Now It's Time for Government Reform
by Chris Edwards - August 2002

Chris Edwards is director of fiscal policy at the Cato Institute.

Now that the federal government has cracked down on corporate financial mischief, it should turn attention to its own accounts. Congress has passed a bill it thinks will promote sound corporate bookkeeping and punish business leaders who break the rules. Meanwhile, the financial accounts of many federal agencies are a shambles, and Congress breaks budget rules all the time. Companies such as Enron collapsed under piles of hidden debt. But the government is creating its own crisis by amassing trillions of dollars of unfunded retirement liabilities.

For five years the federal government has attempted to produce a comprehensive financial statement based on private sector accounting principles. Five years in a row the government's auditor - the General Accounting Office - has not been able to certify the statements as correct because of the government's weak financial controls and mismeasurement of assets, liabilities and costs.

The sloppiest bookkeeper in the federal government is probably the $370 billion Defense Department. The GAO finds that the department has "serious financial management problems ... that are pervasive, complex, long-standing, and deeply rooted in virtually all business operations throughout the department." The Pentagon loses track of assets, mismanages and wastes inventory, deliberately low-balls project costs, and makes billions of dollars of erroneous contractor payments.

Isn't it the job of Congress to make sure that the executive branch is held accountable for such shoddy management? Congress is supposed to represent taxpayers and make sure federal agencies use funds wisely. Ha ha. In reality, they spend little time on oversight, probably because they get no media from it. Instead, time is spent securing pork projects to tout in hometown newspapers, and grandstanding about the private sector's ills on national TV.

Besides, Congress is too busy skirting its own budget rules to worry about mishandled money in the bureaucracy. Congress routinely tags spending bills as "emergencies" to evade normal budget restrictions. It throws billions of dollars of earmarks into legislation at the last minute to avoid scrutiny. And this year Congress failed to pass an overall budget plan, which is needed to prevent a spending free-for-all. These folks could teach the financial hucksters at Enron a few tricks.

In fact, long before Enron began hiding huge debt loads off company books, the government was building up a massive hidden debt itself. The unfunded liability of Social Security now totals $9 trillion. Congress imposes strict rules to prevent corporations from under-funding pension plans, but it has refused to tackle this huge debt overhang in its own retirement plan. Congress even fraudulently tells citizens that their money is safe in a "trust fund."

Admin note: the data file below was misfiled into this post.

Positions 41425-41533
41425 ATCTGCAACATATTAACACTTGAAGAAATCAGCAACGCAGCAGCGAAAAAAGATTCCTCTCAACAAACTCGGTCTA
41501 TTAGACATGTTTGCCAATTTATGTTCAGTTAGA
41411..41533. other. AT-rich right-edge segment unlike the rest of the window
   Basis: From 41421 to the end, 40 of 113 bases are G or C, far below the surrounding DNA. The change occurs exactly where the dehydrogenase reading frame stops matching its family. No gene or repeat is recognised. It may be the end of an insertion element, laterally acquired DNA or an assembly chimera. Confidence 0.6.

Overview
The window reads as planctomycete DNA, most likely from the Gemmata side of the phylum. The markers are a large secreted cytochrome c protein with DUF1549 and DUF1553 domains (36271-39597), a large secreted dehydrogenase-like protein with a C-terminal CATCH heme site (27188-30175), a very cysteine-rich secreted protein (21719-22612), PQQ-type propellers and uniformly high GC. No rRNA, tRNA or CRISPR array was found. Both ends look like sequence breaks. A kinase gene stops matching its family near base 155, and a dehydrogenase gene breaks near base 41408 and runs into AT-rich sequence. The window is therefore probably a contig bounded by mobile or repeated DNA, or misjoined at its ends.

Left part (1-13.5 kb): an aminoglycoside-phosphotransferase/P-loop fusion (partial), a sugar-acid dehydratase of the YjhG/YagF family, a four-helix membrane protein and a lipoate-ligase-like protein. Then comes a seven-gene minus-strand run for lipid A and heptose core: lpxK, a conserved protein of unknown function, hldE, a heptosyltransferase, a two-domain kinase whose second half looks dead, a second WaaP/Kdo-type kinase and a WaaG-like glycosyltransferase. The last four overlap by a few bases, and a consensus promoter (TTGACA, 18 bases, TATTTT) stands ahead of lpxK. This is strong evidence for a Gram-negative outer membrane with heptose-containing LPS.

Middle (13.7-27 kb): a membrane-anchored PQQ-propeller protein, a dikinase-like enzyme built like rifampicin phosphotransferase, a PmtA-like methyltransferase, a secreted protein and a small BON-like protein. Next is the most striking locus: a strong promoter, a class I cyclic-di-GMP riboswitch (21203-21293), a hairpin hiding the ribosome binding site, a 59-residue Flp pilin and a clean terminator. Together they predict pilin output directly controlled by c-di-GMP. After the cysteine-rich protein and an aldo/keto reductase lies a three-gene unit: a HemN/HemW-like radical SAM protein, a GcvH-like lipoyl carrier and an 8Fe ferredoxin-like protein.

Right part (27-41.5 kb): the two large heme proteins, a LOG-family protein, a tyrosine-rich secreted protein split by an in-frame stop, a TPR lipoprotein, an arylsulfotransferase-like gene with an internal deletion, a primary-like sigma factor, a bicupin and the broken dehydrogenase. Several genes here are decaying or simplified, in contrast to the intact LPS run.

Congress has learned other bad habits from the worst run companies. It really irks Americans when corporate leaders give themselves pay raises and bonuses while their company's finances head south. Now look at Congress. They have just given themselves a pay raise for the fourth year in a row, despite the fact that the federal budget has plunged into a $165 billion deficit. So as we fix the bad incentives in the corporate world, we also need to insist on no congressional pay raises without Congress meeting at least minimal standards of financial performance.

Pay raises should be used as a "carrot" to get better performance in the executive branch as well. The new management scorecard created by the Bush budget office could be the benchmark. Managers in agencies that receive red dots for "unsatisfactory" performance should not receive pay raises until they fix problems.

And more private sector "sticks" need to be introduced to the federal bureaucracy. As imperfect as private sector management is, everyone from CEOs to mail room clerks face firing for bad performance. By contrast, data from the federal Office of Personnel Management shows that the federal firing rate is stunningly low at just 1 in 4,000 per year. Comparable private sector firing rates are difficult to come by, but the overall average may be as high as 1 in 25 per year.

It is hard to believe, for example, that only 6 employees during the past 18 years deserved to be fired at the State Department. This 28,000-person agency is notorious for mishandling secret documents, allowing unauthorized people to wander its hallways, and letting Russian spies bug a meeting room down the hall from the former secretary's office. American voters, like shareholders of corporations, must demand better performance than that.